#1
I just got done with a summer class and I vowed to start learning electric guitar as soon as it was over. I just picked up a Mexican Stratocaster from a guy on Craigslist and I'm getting an amp very soon.

The description of this branch of the forum says "I got this thing, and it has 6 strings... and I was wondering... what the heck do I do with it?" and really, that's how I feel right now. I have absolutely no knowledge whatsoever about guitars.

So my question is... What now? I'm probably going to learn at least a few of the basics on my own before I even consider getting guitar lessons so I don't blow $35 an hour learning how to hold the thing, but my head is devoid of even that kind of knowledge.

Where do I learn the basics like tuning, how to hold the guitar, how not to hold the guitar, etc.,.? Should I get a book? Learn online? What service do you guys think offers the best online lessons? How do I tune it? How do I get this band's specific kind of guitar sound? How do I read tabs?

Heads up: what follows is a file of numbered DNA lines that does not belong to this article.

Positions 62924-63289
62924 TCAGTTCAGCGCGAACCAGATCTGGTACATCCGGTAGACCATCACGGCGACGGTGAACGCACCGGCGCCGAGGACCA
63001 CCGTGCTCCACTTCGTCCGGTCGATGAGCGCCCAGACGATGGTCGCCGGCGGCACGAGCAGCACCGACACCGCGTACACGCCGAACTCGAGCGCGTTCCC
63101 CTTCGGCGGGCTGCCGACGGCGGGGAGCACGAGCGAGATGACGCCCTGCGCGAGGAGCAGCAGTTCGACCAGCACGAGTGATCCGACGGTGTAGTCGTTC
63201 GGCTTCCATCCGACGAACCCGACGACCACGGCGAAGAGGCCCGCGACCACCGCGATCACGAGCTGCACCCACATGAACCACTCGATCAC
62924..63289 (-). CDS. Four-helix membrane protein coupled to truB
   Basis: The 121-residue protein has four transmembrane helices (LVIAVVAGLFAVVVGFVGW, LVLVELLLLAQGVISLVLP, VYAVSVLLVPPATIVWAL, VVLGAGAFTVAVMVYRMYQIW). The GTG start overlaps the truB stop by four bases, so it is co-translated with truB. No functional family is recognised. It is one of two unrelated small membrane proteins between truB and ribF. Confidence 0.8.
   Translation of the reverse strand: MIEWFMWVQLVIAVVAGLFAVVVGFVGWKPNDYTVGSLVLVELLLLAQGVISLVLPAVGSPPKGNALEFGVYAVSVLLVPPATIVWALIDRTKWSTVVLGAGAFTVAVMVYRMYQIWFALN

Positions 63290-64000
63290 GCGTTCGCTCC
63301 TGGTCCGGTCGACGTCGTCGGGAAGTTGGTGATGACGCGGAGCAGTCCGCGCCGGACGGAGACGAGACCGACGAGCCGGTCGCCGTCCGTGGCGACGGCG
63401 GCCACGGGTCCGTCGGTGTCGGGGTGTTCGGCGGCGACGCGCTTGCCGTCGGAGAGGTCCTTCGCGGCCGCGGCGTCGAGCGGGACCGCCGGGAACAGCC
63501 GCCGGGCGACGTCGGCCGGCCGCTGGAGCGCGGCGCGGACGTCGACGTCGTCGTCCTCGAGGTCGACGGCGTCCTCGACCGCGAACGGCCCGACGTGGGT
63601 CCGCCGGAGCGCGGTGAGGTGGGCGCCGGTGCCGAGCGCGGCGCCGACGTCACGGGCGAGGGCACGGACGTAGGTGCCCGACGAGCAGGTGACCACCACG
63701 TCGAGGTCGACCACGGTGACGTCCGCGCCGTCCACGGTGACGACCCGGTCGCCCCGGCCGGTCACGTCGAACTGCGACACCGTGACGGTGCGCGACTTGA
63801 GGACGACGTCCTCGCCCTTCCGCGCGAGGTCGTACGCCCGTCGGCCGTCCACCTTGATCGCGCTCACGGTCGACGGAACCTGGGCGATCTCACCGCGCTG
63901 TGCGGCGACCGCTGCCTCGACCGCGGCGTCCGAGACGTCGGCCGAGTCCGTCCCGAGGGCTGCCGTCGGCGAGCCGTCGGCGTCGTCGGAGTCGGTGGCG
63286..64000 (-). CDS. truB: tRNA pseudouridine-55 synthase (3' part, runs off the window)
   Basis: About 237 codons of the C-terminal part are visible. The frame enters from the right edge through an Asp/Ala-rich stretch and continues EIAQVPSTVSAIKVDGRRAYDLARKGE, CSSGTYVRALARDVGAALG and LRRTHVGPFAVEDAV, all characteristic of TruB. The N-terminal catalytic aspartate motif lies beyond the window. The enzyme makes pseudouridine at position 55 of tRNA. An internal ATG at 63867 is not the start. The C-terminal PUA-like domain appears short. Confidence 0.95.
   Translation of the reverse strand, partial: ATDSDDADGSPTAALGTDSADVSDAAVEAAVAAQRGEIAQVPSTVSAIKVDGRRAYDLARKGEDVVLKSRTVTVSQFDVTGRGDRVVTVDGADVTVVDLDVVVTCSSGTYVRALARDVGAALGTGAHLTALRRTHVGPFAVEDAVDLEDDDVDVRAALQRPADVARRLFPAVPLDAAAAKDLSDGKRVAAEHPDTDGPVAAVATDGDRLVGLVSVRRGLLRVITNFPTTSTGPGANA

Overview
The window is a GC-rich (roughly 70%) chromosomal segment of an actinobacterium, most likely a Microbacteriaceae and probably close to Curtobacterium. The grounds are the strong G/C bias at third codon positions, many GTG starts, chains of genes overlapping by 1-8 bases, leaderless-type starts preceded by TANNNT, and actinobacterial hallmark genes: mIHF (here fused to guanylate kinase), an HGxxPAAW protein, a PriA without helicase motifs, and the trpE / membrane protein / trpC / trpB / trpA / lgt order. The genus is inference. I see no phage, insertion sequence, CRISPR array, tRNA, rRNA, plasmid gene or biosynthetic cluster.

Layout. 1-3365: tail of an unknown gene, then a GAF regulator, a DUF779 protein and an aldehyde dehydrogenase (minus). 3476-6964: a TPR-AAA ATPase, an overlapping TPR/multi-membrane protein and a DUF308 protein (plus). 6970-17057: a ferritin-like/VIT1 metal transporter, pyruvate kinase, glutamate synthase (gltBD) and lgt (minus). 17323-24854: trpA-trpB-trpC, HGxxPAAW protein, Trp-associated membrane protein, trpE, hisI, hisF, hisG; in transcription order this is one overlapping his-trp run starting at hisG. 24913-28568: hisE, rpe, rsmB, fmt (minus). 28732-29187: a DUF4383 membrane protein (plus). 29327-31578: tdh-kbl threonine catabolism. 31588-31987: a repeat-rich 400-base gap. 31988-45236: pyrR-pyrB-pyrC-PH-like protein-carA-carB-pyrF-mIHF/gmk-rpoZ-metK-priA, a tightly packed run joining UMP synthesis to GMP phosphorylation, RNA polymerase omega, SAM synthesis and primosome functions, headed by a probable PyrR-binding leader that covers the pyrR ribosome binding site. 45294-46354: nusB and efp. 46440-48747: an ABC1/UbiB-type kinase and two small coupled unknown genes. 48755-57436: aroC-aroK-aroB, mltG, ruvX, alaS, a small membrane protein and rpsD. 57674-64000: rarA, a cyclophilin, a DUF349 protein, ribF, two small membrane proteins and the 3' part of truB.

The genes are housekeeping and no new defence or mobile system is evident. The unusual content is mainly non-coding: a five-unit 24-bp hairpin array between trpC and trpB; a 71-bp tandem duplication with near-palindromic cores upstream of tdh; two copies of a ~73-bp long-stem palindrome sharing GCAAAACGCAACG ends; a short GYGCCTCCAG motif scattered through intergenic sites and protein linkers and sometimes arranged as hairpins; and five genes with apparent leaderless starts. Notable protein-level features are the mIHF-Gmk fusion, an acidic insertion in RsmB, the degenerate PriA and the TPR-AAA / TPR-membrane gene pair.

Any and all type of help is really, really appreciated.

PS. For a little bit of background info... I feel like I have the passion to learn. I'm a homebody, and there are times where I'm wondering what the heck I should do besides play poker, look on eBay, or work (I work online), so learning how to play guitar would be a nice little addition to that. If I could, I'd do whatever I could to try and play by ear, but I wouldn't know how to train myself to do such a thing. If you need any other background info to answer some Q's, let me know.
#2
well you can start by reading and absorbing stuff in the basics thread here. you can also head to guitar.about.com for more stuff.
#3
I suggest buying a book that has basic chords and scales.

For tuning you're better off by buying a tuner. Korg makes chromatic tuners that are about 15 dollars. Standard tuning is (from low to high) E, A, D, G, B, E. Get some guitar picks for playing. Dunlops are usually what everyone uses. As for size of them, i personally use the .50mm ones (red)

Learn how to play open chords and that'll help you get used to strumming, fretting down (pressing) strings, develop callouses on your fingers (u'll need to get them so that it won't be painful after a while). Also learning scales will help you get used to moving around the neck. Once you have those down learn some theory so that you can actually "understand" music.

You can also go ahead and learn some songs from tabs but i don't recommend that yet since you won't know how to fret chords or what fingers to use.
Originally Posted by evening_crow
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#4